VCU students’ internship will help VDOT better predict oversight costs of local projects

The students — Jessica Cooper, Katrina Gauntt, Dani Jabado and Katherine Werner — are graduate students in the Department of Statistical Sciences and Operations Research.
Jessica Cooper, Dani Jabado and Katherine Werner at VDOT

A team of four Virginia Commonwealth University graduate students is developing a predictive model for VDOT that will help the agency more accurately estimate oversight costs for local transportation projects.

The students — Jessica Cooper, Katrina Gauntt, Dani Jabado and Katherine Werner — are interning with the Virginia Department of Transportation’s Local Assistance Division to build a predictive modeling tool for oversight costs of locally administered projects. In those, a local government is responsible for project development and delivery but with oversight by VDOT to ensure that applicable laws and regulations are met.

Locally administered projects represent roughly half of all statewide transportation projects and account for nearly a quarter of total statewide transportation project funding.

“The problem, as it was described to us, was that when you underestimate oversight costs, it’s bad for the localities because the locality then needs to come up with more money and they weren’t ready for it,” Cooper said.

Similarly, if oversight cost is overestimated, it unnecessarily ties up funding that could have been used elsewhere. “So the goal of this project is to help VDOT estimate those costs as accurately as possible,” she said.

Cooper, Werner and Gauntt are master’s degree students in the Department of Statistical Sciences and Operations Research in the College of Humanities and Sciences. Jabado is pursuing a master’s degree in information systems in the School of Business.

Lloyd B. Arnold, manager of the locally administered projects program of VDOT’s Local Assistance Division, said the students’ work would address a major business challenge for the agency.

“Transportation projects have very tight budgets and where oversight costs can be accurately forecasted, our local partners are better able to financially plan, budget and gain acceptance of their initiatives,” Arnold said. “Predictive modeling should help VDOT better understand the number of factors, the magnitude of each factor, and other variables that influence oversight cost.”

"What we hope to do is [create] a page where you can plug in key drivers: Is it federally eligible? Type of project? How long do you think it’ll take? … And then the model will pop out how much it’s estimated to cost for oversight."

The students have been working with a data set of more than 700 locally administered projects from 2013 to 2019. Using at least seven variables — such as estimated cost, completion time and actual costs — the idea is that the model will rely on historic data to better predict future costs.

“What we hope to do is [create] a page where you can plug in key drivers: Is it federally eligible? Type of project? How long do you think it’ll take? Things like that, including a few other drivers. And then the model will pop out how much it’s estimated to cost for oversight,” Cooper said. “It won’t provide the final project estimate — [VDOT officials] will still decide that using other construction estimating tools — but this would be a first step in providing administrative oversight costs.”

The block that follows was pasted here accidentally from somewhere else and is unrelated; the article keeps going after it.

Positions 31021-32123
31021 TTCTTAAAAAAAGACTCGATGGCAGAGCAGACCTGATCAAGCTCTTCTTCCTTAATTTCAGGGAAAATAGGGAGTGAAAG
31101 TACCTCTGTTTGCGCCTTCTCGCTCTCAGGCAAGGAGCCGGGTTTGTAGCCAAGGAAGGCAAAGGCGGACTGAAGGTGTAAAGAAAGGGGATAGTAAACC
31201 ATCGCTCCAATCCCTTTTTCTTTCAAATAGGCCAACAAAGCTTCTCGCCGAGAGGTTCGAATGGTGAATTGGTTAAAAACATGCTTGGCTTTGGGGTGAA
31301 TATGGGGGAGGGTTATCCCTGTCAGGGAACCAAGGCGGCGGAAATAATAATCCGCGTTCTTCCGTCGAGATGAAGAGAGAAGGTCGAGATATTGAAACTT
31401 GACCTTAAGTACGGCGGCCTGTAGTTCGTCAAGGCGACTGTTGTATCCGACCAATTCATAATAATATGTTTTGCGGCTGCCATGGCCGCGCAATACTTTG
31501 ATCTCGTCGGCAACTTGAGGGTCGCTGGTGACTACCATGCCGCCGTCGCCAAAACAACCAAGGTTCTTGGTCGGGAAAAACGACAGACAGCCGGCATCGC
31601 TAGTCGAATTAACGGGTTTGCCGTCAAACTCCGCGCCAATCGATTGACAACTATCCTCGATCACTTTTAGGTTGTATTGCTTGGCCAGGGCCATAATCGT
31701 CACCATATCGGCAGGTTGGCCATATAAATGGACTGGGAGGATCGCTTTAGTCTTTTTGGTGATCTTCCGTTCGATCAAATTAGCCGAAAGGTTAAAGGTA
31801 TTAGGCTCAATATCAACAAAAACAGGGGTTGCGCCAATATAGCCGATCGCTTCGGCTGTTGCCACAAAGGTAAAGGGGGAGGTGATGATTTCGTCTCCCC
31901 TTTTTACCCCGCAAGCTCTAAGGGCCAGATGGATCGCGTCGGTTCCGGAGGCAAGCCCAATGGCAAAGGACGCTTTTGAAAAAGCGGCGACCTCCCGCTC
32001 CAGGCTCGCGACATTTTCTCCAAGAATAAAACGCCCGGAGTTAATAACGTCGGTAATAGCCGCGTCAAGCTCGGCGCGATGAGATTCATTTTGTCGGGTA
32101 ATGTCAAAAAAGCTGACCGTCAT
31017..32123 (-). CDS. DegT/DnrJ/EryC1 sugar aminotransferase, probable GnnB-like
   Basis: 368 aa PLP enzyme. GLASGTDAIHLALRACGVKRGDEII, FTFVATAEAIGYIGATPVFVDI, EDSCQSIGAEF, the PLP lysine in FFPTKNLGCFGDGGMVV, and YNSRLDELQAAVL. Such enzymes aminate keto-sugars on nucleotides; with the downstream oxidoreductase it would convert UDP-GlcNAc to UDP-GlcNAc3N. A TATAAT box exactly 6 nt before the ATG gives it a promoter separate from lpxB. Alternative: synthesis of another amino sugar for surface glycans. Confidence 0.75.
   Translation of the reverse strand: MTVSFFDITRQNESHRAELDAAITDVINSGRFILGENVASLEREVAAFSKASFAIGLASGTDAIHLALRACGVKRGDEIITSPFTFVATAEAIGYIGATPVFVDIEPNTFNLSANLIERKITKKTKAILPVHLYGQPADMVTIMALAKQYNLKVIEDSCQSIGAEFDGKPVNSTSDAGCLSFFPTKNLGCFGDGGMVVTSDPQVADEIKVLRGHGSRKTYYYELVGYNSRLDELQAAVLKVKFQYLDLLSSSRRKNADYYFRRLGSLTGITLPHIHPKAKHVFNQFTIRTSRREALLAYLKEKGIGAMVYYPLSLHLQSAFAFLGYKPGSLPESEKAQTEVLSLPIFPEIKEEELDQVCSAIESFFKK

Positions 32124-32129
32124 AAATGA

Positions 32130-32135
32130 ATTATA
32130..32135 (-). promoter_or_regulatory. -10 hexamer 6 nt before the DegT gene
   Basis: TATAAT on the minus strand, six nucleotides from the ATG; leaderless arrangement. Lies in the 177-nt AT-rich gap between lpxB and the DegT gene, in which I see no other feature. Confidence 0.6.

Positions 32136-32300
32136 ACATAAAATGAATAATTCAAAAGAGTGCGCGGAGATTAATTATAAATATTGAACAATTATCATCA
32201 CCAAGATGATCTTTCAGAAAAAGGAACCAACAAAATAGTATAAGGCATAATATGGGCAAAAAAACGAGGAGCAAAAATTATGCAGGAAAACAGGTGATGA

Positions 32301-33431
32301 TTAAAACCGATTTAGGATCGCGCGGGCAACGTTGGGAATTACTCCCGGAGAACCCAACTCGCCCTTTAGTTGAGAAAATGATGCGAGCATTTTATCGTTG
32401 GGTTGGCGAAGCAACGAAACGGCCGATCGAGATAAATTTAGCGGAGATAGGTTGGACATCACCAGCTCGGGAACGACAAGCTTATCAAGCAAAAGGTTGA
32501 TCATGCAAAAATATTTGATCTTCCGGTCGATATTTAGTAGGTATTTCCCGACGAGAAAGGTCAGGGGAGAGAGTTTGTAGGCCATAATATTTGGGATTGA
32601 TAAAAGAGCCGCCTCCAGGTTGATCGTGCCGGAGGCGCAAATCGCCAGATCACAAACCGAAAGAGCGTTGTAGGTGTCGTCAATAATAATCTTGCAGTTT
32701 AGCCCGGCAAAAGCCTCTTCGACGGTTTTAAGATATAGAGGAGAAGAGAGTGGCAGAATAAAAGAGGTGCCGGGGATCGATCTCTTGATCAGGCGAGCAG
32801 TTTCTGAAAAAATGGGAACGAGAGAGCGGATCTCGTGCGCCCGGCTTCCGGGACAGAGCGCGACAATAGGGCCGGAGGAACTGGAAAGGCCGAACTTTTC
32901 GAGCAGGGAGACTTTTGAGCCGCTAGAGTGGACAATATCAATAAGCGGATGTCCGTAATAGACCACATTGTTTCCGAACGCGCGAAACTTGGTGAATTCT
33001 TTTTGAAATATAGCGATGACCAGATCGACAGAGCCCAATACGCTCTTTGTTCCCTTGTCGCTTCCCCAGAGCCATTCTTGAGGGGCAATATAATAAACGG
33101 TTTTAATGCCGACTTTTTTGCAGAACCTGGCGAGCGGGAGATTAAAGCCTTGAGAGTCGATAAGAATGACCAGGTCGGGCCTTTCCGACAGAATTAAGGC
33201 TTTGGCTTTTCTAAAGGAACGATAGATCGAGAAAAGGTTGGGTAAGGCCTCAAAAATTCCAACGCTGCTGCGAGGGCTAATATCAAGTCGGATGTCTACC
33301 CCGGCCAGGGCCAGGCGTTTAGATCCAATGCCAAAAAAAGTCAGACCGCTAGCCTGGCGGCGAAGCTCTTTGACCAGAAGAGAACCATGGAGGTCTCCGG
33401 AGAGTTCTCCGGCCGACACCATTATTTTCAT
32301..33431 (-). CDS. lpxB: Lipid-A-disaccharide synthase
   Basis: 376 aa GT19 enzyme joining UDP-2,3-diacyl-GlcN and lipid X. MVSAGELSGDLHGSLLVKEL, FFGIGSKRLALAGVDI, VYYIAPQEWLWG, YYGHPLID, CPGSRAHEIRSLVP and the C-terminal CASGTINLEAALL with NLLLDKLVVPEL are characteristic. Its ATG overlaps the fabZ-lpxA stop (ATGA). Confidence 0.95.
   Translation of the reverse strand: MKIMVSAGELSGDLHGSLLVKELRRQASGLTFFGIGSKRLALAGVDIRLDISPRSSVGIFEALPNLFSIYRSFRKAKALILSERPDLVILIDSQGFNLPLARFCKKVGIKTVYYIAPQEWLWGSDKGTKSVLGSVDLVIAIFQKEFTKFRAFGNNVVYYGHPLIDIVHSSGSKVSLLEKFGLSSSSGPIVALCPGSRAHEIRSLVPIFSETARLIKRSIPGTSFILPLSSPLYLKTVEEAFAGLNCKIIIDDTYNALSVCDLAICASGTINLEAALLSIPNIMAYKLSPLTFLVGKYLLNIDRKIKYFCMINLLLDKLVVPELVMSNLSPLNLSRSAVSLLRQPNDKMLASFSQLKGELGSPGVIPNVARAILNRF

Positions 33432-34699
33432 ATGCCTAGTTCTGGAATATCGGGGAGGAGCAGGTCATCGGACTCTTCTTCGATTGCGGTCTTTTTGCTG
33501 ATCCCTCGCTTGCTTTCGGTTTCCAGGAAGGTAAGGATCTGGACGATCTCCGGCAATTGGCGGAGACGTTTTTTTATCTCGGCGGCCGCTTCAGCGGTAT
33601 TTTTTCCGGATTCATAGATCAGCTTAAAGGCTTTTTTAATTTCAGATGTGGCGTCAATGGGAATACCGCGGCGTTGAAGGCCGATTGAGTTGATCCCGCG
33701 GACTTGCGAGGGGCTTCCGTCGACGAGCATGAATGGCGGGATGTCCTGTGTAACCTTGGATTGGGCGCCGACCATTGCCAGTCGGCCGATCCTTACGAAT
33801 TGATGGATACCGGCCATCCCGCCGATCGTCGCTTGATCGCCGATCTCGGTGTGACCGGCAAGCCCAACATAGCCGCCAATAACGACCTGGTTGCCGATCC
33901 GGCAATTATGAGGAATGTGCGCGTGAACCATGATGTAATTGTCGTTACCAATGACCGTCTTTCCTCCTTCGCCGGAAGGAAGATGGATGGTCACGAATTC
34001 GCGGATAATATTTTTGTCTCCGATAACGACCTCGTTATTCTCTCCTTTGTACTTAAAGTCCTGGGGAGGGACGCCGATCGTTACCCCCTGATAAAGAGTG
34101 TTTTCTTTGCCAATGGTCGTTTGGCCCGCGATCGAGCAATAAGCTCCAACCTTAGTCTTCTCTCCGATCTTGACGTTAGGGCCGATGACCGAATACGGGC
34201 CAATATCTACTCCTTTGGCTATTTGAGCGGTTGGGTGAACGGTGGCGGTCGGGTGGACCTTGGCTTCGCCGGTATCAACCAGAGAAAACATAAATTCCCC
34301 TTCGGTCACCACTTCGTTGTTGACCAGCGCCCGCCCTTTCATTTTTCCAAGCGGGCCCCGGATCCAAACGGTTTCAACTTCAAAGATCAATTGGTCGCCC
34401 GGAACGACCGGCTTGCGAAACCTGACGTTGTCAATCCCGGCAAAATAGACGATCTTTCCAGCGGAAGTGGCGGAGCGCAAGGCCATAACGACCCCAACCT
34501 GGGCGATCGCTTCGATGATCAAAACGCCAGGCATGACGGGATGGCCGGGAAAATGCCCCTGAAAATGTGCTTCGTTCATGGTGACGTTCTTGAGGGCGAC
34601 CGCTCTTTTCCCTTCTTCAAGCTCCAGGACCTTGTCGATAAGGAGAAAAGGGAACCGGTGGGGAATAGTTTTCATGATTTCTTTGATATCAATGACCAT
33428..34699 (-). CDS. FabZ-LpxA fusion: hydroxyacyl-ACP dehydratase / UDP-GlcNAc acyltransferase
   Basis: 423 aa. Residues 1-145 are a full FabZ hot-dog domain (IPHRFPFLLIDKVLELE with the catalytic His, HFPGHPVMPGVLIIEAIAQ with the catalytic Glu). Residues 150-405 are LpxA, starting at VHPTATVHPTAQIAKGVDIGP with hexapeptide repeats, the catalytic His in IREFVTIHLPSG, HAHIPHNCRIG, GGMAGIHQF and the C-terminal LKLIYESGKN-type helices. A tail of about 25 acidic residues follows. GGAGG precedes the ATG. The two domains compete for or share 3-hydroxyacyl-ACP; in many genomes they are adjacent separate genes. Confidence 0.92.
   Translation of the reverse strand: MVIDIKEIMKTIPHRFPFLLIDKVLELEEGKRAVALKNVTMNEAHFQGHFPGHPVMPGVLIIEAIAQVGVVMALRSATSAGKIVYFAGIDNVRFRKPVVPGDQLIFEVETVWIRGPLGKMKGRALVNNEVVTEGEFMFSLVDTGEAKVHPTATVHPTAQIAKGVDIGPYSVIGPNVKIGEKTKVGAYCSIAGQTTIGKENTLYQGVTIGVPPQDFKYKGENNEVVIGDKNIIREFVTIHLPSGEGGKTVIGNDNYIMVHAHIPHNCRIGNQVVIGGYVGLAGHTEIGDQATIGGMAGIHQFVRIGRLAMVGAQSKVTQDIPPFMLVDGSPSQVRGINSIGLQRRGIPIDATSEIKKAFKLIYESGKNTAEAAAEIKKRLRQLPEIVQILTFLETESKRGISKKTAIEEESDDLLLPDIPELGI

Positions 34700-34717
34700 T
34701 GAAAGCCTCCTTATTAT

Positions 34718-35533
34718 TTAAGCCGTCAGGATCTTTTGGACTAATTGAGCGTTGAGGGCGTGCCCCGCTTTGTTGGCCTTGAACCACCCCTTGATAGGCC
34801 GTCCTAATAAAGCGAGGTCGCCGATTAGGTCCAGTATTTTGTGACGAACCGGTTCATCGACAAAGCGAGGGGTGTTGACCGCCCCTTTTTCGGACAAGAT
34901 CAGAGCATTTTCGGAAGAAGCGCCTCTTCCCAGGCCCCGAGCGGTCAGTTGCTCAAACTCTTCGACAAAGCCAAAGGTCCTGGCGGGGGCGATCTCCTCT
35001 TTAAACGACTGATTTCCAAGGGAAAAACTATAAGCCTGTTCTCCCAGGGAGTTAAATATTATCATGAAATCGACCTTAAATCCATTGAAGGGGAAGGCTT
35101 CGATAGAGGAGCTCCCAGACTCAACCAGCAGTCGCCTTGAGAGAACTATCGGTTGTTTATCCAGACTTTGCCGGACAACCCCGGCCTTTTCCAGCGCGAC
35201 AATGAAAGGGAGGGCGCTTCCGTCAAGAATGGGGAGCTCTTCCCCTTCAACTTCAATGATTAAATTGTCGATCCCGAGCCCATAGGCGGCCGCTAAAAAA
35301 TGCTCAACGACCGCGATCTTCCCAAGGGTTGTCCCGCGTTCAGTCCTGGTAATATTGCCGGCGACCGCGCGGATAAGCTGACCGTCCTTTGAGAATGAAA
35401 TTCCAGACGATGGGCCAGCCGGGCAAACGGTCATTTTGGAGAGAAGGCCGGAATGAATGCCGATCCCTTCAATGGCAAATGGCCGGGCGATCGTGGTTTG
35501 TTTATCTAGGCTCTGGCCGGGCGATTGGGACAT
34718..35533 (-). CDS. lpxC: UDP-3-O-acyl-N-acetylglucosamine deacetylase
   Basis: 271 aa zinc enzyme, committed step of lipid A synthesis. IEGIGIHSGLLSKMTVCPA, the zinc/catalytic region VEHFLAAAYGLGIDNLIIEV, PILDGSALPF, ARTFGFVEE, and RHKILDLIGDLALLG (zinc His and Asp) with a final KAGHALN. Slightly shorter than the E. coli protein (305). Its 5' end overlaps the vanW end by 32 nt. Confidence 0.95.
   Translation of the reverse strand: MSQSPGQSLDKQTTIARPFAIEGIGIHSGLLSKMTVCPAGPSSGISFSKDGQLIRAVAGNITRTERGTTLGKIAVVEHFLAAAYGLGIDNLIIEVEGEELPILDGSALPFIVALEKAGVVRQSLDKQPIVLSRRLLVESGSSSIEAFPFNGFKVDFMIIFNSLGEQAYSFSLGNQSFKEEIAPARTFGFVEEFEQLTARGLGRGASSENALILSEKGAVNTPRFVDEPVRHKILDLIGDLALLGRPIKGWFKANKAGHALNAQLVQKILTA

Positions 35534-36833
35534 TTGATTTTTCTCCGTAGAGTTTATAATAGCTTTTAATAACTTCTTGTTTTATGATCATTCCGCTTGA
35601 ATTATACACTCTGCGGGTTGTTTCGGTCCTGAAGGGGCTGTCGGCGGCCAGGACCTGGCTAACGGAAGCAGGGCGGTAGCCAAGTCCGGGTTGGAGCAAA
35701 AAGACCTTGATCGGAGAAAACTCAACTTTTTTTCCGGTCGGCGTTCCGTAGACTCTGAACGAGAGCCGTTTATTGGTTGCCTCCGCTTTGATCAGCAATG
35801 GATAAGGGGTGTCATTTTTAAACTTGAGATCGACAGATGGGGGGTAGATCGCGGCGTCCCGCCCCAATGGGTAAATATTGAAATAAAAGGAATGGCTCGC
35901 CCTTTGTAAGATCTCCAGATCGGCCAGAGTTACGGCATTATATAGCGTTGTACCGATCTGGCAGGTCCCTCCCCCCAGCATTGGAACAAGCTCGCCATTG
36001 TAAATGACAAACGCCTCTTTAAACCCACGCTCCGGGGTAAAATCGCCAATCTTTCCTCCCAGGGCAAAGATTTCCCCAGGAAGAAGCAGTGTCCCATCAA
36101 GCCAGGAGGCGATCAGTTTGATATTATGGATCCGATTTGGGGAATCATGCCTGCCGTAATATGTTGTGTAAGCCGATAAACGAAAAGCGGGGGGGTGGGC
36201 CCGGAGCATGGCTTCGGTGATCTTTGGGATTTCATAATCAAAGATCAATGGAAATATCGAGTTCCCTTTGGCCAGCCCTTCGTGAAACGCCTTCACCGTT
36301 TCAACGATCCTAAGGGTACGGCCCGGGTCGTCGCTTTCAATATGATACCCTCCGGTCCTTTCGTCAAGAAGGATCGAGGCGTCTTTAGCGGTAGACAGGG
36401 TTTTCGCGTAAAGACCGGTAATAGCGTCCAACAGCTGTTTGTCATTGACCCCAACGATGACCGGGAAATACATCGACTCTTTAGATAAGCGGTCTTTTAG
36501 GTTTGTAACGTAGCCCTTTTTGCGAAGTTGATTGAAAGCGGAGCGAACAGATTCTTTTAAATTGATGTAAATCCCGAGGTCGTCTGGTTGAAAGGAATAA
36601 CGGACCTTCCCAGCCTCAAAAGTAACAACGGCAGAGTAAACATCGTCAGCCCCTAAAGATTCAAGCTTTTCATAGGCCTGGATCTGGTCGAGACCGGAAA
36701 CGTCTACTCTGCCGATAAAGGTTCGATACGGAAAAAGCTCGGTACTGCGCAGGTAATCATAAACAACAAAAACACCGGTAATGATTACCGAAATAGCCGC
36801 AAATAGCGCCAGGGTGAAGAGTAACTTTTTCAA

Joe Grubbs, Ph.D., who works in VDOT's Information Technology Division and is an adjunct professor in VCU's Department of Statistical Sciences and Operations Research, helped facilitate the partnership between VCU and VDOT. Julie Brown, director of VDOT’s Local Assistance Division, also played a key role, seeing the project as an opportunity for the students to gain experience while also supporting the VDOT Business Plan.

Rebecca Durfee, teaching assistant professor and assistant chair in the Department of Statistical Sciences and Operations Research, said the students are getting valuable real-world experience with this project.

“The students are weeding through the data they've been given, determining what is important, creating a model based on that data and will report their findings to a real client who will actually use their model in practice,” she said. “They will be able to go out into the workforce with much more confidence, knowing that they already have their first real experience under their belts.”

The team is conducting an exploratory analysis of the data to decide what should and should not be included in the final model.

“We’re trying to decide which variables would be the most important to look at,” said Werner, who graduated from VCU in 2017 with a degree in psychology.

The project is also providing real-world experience in that it involves an interdisciplinary team, with grad students in statistics and business. Jabado, who graduated from VCU in 2016, majoring in forensic science and biology, is handling the project’s information systems needs.

“Basically I’ve been getting my feet wet in the data science field and learning new software like [business analytics tool] Power BI and helping to implement it in a real-world situation,” he said.

One of the team’s biggest challenges so far? Learning how to “speak VDOT,” meaning how to navigate the agency’s technical jargon where, for example, “PE” could refer to either “project estimate” or “preliminary engineering.”

“So many acronyms,” Cooper said. “We had to make a glossary.”

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